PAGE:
Race and Virginia

in 2014, most jurisdictions west of the Blue Ridge were at least 90% white, in contrast to communities east of the mountains
in 2014, most jurisdictions west of the Blue Ridge were at least 90% white, in contrast to communities east of the mountains
Source: Social Explorer, US Demography: 1790 to Present

in 2014, the jurisdictions that were at least 30% black were concentrated in Southside Virginia
in 2014, the jurisdictions that were at least 30% black were concentrated in Southside Virginia
Source: Social Explorer, US Demography: 1790 to Present

in 2014, four Virginia counties had more than 1% Native American population
in 2014, four Virginia counties had more than 1% Native American population
Source: Social Explorer, US Demography: 1790 to Present

Virginia's current population mix is dramatically different from that in 1500, when 100% of residents were Native American. Voluntary immigration by Europeans and forced transport of slaves from Africa are the primary reasons why Virginia now has a diverse population. Since the 1960's, minority populations in Virginia have gained more political power - but a century earlier, the black minority held the balance of power in Virginia elections after the Civil War.

the plaque on the Augusta County courthouse wall honoring local soldiers who died in World War I lists the Colored separately
the plaque on the Augusta County courthouse wall honoring local soldiers who died in World War I lists the "Colored" separately, while the plaque for World War II makes no such distinction

Initially, the newly-emancipated blacks voted as a solid bloc for the Republican party candidates. When Reconstruction ended in 1870 after adoption of the Underwood Constitution in 1869, the voting power of the black population remained important. Blacks were key allies of the Readjusters, initially.

The last elected black official of the post Civil War era was John Mercer Langston. He served only the last 161 days of his 1888-90 term, after finally overcoming objections and being seated officially.

Dumfries elected the first black municipal official of the modern era in 1961. John Wilmer Porter was elected to the town Council in 1961. He was well-known in the local community; Porter Brothers Garage was a key business in the small town, and it served both blacks and whites despite the segregation pattern of the times.

Lawrence Davies was elected to the City Council of Fredericksburg in 1966, and then became mayor. In 1970, Rev. Noel C. Taylor (minister of High Street Baptist Church) was elected to the Roanoke City Council. He became the Vice-Mayor in 1974, and then became the first black mayor in western Virginia when the incumbent died in 1975.

Virginia elected Douglas Wilder as lieutenant governor in 1985 and as governor in 1989. In 1994, Virginia elected its second black man to Congress, Representative Bobby Scott from Newport News. Virginia has never elected a black senator to the United States Congress.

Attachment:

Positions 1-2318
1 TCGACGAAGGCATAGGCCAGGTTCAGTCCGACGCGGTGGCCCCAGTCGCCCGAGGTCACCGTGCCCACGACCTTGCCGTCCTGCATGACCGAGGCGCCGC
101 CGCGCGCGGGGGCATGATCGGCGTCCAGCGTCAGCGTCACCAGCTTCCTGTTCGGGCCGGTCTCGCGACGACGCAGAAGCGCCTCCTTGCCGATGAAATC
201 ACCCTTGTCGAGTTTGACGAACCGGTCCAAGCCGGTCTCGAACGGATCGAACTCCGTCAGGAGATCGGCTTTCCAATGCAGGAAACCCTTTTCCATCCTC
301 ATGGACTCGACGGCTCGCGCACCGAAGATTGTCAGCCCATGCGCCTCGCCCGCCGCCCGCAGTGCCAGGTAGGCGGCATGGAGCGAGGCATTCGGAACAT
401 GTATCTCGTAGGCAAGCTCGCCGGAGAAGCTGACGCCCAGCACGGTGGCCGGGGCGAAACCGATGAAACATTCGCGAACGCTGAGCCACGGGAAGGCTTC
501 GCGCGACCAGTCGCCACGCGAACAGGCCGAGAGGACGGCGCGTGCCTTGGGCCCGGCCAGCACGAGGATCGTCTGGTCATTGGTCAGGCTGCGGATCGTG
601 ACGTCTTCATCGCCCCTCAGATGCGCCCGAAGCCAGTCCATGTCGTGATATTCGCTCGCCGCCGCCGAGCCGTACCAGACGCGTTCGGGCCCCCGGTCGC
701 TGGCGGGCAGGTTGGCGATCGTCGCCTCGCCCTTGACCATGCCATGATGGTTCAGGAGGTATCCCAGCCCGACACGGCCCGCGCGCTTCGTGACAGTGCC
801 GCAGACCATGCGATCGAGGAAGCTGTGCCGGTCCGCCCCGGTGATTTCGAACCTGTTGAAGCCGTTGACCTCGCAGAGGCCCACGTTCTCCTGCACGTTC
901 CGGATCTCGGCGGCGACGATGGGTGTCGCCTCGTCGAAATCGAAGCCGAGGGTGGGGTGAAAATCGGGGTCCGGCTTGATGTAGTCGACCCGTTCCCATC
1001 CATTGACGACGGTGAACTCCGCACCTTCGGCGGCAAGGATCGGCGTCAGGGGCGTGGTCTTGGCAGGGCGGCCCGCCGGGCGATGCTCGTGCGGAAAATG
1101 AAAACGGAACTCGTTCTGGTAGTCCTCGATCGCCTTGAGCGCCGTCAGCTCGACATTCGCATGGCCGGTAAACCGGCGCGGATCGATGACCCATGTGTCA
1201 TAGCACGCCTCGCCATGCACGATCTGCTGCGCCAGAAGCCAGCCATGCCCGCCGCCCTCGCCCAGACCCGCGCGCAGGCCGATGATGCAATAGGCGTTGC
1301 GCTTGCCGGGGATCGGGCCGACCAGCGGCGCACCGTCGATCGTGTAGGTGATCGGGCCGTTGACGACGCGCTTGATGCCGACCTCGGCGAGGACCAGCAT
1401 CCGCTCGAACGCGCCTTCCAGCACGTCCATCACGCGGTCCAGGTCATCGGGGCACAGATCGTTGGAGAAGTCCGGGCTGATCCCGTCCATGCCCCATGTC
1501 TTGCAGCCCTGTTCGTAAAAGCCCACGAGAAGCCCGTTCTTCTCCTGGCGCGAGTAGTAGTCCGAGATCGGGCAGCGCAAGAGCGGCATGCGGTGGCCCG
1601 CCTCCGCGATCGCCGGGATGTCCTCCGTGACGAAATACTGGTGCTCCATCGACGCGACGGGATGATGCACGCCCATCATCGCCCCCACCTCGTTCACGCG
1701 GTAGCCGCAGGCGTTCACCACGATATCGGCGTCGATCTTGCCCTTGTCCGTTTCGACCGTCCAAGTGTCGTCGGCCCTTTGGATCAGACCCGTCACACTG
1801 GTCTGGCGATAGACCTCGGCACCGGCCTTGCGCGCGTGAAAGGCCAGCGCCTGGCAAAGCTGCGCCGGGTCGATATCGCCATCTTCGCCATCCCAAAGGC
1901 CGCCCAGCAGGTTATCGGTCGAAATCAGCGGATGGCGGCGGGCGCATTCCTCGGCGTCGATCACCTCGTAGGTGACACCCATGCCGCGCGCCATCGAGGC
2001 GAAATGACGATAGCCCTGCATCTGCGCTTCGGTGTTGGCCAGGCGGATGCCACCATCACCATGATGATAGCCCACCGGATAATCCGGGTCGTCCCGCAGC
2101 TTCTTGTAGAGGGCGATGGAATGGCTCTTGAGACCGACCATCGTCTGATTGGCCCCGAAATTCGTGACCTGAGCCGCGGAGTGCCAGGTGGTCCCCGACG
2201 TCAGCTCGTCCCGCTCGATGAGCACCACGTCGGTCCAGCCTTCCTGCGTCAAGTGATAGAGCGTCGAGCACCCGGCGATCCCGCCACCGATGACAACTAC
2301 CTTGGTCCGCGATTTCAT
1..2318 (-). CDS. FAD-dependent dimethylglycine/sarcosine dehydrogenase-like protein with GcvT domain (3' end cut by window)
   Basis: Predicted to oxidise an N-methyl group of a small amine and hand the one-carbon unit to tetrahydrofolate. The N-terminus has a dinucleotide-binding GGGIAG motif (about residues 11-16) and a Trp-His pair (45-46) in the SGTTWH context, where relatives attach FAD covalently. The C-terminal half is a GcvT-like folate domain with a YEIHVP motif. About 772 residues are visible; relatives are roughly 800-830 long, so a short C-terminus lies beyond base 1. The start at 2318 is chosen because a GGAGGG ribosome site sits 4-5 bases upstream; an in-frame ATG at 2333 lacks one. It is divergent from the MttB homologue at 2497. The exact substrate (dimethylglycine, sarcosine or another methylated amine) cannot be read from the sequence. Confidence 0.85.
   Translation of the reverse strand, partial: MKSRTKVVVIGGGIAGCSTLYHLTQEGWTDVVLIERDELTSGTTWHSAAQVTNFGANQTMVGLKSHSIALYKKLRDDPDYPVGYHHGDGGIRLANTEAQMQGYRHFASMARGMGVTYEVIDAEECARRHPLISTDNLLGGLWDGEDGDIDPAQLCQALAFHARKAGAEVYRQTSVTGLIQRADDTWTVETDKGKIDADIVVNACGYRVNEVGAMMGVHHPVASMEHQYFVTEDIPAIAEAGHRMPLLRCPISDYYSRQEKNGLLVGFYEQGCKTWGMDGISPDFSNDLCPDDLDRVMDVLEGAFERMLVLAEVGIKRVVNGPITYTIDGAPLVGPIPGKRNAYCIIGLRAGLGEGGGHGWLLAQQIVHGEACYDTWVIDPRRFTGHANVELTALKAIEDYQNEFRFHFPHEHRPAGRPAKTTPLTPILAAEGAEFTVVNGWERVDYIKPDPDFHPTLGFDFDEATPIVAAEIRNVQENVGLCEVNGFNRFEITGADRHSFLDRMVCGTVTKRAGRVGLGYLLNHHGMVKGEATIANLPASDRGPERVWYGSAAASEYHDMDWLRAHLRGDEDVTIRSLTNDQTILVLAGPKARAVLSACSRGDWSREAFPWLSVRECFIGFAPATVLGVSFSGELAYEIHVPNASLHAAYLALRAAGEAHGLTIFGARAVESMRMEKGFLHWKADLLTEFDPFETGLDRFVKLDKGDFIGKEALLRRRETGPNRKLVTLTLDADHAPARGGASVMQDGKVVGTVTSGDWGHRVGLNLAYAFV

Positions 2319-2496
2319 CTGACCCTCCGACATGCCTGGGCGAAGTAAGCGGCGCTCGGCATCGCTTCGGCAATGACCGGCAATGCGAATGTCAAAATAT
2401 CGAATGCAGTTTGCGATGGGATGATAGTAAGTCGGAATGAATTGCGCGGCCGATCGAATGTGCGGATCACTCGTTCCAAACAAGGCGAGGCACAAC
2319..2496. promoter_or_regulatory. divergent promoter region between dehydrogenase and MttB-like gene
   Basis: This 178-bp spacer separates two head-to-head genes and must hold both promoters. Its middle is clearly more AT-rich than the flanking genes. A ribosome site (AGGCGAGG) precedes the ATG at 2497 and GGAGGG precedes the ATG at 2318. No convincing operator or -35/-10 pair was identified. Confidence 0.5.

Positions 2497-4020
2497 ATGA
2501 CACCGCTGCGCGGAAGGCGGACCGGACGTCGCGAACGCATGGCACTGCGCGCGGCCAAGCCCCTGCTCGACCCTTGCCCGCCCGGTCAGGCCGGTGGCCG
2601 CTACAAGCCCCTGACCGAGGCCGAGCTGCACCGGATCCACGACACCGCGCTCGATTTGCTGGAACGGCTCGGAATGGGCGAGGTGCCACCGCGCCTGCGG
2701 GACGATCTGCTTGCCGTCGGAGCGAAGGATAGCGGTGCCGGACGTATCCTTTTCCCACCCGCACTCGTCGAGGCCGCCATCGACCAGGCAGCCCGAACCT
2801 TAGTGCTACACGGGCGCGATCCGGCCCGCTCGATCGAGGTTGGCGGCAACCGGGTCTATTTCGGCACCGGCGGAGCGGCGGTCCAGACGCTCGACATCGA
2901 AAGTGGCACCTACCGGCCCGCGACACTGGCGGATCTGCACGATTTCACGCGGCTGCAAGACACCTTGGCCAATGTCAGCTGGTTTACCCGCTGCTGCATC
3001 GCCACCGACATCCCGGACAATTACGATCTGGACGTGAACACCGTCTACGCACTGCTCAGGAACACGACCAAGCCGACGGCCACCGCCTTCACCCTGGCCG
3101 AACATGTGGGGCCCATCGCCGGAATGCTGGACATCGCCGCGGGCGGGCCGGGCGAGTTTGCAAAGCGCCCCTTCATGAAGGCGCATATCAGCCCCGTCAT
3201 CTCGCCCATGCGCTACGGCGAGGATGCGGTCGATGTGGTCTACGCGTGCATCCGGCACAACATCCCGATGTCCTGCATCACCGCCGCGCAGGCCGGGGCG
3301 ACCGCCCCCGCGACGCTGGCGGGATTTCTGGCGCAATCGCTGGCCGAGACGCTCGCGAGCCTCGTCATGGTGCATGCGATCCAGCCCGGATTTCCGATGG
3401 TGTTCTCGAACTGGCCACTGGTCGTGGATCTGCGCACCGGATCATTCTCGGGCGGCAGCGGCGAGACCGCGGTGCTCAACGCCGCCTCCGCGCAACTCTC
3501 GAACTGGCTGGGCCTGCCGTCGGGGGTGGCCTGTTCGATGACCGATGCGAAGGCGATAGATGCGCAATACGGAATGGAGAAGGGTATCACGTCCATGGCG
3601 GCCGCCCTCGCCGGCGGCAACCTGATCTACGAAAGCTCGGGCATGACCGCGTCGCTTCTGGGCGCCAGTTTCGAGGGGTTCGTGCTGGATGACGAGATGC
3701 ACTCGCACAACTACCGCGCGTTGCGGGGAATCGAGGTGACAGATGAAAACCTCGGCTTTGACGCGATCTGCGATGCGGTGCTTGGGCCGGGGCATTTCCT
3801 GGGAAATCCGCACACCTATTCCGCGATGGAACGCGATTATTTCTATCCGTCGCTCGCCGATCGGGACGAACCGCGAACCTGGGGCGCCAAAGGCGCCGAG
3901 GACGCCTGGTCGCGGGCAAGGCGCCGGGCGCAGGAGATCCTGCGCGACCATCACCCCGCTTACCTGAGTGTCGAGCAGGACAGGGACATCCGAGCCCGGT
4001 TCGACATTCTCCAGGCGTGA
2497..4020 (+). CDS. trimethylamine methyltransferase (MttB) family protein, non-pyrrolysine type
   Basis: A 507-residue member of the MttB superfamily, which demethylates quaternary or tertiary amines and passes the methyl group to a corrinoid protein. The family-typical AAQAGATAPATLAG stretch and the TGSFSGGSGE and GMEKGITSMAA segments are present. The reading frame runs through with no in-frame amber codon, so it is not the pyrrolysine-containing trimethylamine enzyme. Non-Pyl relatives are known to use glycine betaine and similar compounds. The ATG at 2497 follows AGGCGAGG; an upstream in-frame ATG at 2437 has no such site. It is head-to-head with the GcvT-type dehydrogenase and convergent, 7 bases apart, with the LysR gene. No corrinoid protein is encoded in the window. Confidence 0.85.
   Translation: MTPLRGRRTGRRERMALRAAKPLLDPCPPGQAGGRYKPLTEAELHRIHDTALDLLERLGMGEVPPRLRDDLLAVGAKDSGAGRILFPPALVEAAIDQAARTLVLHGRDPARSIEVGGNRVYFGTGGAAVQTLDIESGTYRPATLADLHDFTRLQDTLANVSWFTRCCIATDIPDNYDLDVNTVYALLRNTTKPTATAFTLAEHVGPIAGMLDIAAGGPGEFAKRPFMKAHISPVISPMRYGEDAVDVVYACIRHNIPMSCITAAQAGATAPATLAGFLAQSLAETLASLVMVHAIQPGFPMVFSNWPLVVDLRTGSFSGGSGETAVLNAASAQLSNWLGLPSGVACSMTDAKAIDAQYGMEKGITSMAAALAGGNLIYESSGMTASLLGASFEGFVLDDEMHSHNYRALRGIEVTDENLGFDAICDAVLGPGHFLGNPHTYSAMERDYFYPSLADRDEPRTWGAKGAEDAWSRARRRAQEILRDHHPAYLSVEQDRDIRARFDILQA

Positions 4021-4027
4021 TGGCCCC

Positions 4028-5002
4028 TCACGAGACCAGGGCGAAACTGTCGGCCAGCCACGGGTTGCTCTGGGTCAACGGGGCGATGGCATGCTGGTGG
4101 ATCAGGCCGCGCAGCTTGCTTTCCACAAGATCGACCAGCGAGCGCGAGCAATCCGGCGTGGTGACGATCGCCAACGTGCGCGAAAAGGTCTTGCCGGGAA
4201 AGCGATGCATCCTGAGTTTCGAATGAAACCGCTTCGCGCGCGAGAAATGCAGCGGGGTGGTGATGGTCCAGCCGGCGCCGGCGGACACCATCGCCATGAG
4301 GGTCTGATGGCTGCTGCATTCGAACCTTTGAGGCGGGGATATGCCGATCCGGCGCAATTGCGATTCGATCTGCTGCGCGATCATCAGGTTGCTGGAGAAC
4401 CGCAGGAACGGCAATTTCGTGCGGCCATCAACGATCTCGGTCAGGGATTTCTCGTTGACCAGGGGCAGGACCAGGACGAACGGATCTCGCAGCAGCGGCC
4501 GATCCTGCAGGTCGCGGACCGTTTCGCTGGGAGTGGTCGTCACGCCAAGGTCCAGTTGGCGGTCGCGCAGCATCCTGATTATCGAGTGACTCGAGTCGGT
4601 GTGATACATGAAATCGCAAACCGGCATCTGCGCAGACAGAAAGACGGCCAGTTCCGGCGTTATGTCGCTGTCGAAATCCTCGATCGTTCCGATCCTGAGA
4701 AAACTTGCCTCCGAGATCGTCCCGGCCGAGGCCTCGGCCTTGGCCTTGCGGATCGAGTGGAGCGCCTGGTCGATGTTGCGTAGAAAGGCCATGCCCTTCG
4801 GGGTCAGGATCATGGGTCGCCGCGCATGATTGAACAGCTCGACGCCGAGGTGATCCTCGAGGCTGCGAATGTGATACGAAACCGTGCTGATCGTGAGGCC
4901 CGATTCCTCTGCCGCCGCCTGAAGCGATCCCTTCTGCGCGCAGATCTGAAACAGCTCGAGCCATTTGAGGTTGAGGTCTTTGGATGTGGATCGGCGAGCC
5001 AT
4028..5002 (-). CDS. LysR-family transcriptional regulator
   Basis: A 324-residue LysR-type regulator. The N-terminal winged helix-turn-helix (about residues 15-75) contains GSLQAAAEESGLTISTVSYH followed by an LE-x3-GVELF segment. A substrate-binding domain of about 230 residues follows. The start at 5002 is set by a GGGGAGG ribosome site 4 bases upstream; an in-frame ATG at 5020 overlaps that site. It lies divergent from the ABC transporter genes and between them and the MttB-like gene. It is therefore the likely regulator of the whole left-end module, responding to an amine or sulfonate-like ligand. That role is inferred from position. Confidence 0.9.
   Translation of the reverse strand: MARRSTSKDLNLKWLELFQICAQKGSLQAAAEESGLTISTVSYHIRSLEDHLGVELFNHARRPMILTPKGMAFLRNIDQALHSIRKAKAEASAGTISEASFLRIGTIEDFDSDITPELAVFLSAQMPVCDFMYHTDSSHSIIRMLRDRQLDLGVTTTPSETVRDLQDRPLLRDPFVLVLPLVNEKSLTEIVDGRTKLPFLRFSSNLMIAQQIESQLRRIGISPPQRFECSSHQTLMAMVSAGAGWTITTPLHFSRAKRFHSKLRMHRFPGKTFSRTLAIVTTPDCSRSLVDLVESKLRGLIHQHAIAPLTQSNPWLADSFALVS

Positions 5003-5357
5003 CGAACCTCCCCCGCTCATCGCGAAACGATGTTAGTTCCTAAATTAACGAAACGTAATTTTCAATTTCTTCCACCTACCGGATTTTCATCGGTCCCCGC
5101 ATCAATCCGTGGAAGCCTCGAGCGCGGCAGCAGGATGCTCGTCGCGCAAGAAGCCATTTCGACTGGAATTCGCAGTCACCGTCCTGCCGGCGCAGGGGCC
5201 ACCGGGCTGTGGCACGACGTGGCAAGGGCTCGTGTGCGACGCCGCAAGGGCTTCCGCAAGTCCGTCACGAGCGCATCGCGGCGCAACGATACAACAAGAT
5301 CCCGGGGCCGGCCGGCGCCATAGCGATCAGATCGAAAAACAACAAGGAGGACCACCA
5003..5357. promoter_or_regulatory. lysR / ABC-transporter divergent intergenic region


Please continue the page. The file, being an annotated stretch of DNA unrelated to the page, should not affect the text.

The First Black Students at Virginia Tech

In 2002, Virginia Tech decided to name the first building on campus to honor a black person, honoring two students by renaming the New Residence Hall - West as the Peddrew-Yates Building.1

When Irving L. Peddrew III arrived on the Virginia Tech campus in 1953, VPI "became the first historically-white, four-year, public institution in any of the eleven states of the former Confederacy to admit a black undergraduate." Tech desegregated before any court required it.

Peddrew did not remain at Tech for 4 years. Charlie Yates was, as the headline described it in 1958, "VPI's First Negro Graduate." He never was able to sleep in a campus dorm himself - and was able to eat only one meal on campus while an undergraduate. He served in the corps of cadets and once served on guard duty in the mealroom, where he ate by himself.2

Virginia population by race in 2010
Virginia population by race in 2010
Source: Bureau of Census, 2010 Census: Virginia Profile

Slavery in Virginia

The "One-Drop" Rule and Racial Identification By Whites, Blacks, and Native Americans

Massive Resistance

Melungeons in Virginia

Links

The First Vote - black Virginians could vote on October 22, 1867 for representatives to the convention that produced the 1869 Underwood Constitution
"The First Vote" - black Virginians could vote on October 22, 1867 for representatives to the convention that produced the 1869 Underwood Constitution
Source: Harper's Weekly (November 16, 1867, p.721)

References

1. Miller, Kevin, "Peddrew-Yates building to be first on campus whose name honors black people," Roanoke Times, July 7, 2002 (no longer online)
2. Wallenstein, Peter, "The First Black Students At Virginia Tech, 1953-1963" in Timeline of Black History at Virginia Tech, spec.lib.vt.edu/archives/blackhistory/timeline/blackstu.htm (last checked September 15, 2002)

in 1950, almost everyone living west of the Blue Ridge was white; only Tazewell, Roanoke, Allegheny, and Augusta had more than 2,500 African-American residents
in 1950, almost everyone living west of the Blue Ridge was white; only Tazewell, Roanoke, Allegheny, and Augusta had more than 2,500 African-American residents
Source: Library of Congress, Distribution of Negro population by county 1950: showing each county with 500 or more Negro population


Population of Virginia
Virginia Places